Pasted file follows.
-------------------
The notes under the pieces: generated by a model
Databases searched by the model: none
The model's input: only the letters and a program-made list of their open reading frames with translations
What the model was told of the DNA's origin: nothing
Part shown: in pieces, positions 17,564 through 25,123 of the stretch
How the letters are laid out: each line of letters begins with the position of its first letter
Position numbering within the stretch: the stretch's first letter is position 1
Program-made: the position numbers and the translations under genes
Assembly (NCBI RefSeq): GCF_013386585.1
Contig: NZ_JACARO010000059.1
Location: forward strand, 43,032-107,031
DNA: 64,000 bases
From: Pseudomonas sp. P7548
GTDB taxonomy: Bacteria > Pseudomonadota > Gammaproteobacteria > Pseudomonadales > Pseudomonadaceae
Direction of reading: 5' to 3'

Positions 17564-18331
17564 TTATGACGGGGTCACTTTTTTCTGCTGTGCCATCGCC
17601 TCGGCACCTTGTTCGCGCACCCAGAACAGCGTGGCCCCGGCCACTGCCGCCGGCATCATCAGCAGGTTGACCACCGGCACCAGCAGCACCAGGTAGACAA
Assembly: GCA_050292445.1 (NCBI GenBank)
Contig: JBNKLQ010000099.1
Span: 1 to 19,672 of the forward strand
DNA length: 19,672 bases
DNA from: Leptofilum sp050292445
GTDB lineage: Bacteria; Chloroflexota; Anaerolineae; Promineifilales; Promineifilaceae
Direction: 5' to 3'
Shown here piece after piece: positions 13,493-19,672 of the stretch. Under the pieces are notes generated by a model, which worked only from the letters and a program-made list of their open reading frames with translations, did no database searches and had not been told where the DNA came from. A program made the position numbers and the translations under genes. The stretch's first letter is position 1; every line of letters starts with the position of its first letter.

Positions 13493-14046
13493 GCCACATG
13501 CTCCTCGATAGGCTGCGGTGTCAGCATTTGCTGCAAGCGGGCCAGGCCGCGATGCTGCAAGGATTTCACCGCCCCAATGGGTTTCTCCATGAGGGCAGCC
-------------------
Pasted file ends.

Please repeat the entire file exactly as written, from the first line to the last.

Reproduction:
The notes under the pieces: generated by a model
Databases searched by the model: none
The model's input: only the letters and a program-made list of their open reading frames with translations
What the model was told of the DNA's origin: nothing
Part shown: in pieces, positions 17,564 through 25,123 of the stretch
How the letters are laid out: each line of letters begins with the position of its first letter
Position numbering within the stretch: the stretch's first letter is position 1
Program-made: the position numbers and the translations under genes
Assembly (NCBI RefSeq): GCF_013386585.1
Contig: NZ_JACARO010000059.1
Location: forward strand, 43,032-107,031
DNA: 64,000 bases
From: Pseudomonas sp. P7548
GTDB taxonomy: Bacteria > Pseudomonadota > Gammaproteobacteria > Pseudomonadales > Pseudomonadaceae
Direction of reading: 5' to 3'

Positions 17564-18331
17564 TTATGACGGGGTCACTTTTTTCTGCTGTGCCATCGCC
17601 TCGGCACCTTGTTCGCGCACCCAGAACAGCGTGGCCCCGGCCACTGCCGCCGGCATCATCAGCAGGTTGACCACCGGCACCAGCAGCACCAGGTAGACAA
Assembly: GCA_050292445.1 (NCBI GenBank)
Contig: JBNKLQ010000099.1
Span: 1 to 19,672 of the forward strand
DNA length: 19,672 bases
DNA from: Leptofilum sp050292445
GTDB lineage: Bacteria; Chloroflexota; Anaerolineae; Promineifilales; Promineifilaceae
Direction: 5' to 3'
Shown here piece after piece: positions 13,493-19,672 of the stretch. Under the pieces are notes generated by a model, which worked only from the letters and a program-made list of their open reading frames with translations, did no database searches and had not been told where the DNA came from. A program made the position numbers and the translations under genes. The stretch's first letter is position 1; every line of letters starts with the position of its first letter.

Positions 13493-14046
13493 GCCACATG
13501 CTCCTCGATAGGCTGCGGTGTCAGCATTTGCTGCAAGCGGGCCAGGCCGCGATGCTGCAAGGATTTCACCGCCCCAATGGGTTTCTCCATGAGGGCAGCC